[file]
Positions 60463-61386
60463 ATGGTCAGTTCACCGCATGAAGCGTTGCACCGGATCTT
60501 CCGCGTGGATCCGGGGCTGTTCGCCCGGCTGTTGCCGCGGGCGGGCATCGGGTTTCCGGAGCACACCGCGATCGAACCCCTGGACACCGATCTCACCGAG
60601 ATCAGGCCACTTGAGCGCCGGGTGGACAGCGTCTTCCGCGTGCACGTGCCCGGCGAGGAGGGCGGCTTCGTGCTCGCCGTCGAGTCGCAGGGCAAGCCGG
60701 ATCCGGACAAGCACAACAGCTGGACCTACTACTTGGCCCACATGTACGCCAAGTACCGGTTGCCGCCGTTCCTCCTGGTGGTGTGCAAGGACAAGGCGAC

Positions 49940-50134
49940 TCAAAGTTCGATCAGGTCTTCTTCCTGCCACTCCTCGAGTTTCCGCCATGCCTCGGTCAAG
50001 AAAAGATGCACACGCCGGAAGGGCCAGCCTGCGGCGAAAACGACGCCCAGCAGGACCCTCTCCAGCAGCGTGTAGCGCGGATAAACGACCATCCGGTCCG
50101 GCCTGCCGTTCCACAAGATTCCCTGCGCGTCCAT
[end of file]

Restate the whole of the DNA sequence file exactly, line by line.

Positions 60463-61386
60463 ATGGTCAGTTCACCGCATGAAGCGTTGCACCGGATCTT
60501 CCGCGTGGATCCGGGGCTGTTCGCCCGGCTGTTGCCGCGGGCGGGCATCGGGTTTCCGGAGCACACCGCGATCGAACCCCTGGACACCGATCTCACCGAG
60601 ATCAGGCCACTTGAGCGCCGGGTGGACAGCGTCTTCCGCGTGCACGTGCCCGGCGAGGAGGGCGGCTTCGTGCTCGCCGTCGAGTCGCAGGGCAAGCCGG
60701 ATCCGGACAAGCACAACAGCTGGACCTACTACTTGGCCCACATGTACGCCAAGTACCGGTTGCCGCCGTTCCTCCTGGTGGTGTGCAAGGACAAGGCGAC

Positions 49940-50134
49940 TCAAAGTTCGATCAGGTCTTCTTCCTGCCACTCCTCGAGTTTCCGCCATGCCTCGGTCAAG
50001 AAAAGATGCACACGCCGGAAGGGCCAGCCTGCGGCGAAAACGACGCCCAGCAGGACCCTCTCCAGCAGCGTGTAGCGCGGATAAACGACCATCCGGTCCG
50101 GCCTGCCGTTCCACAAGATTCCCTGCGCGTCCAT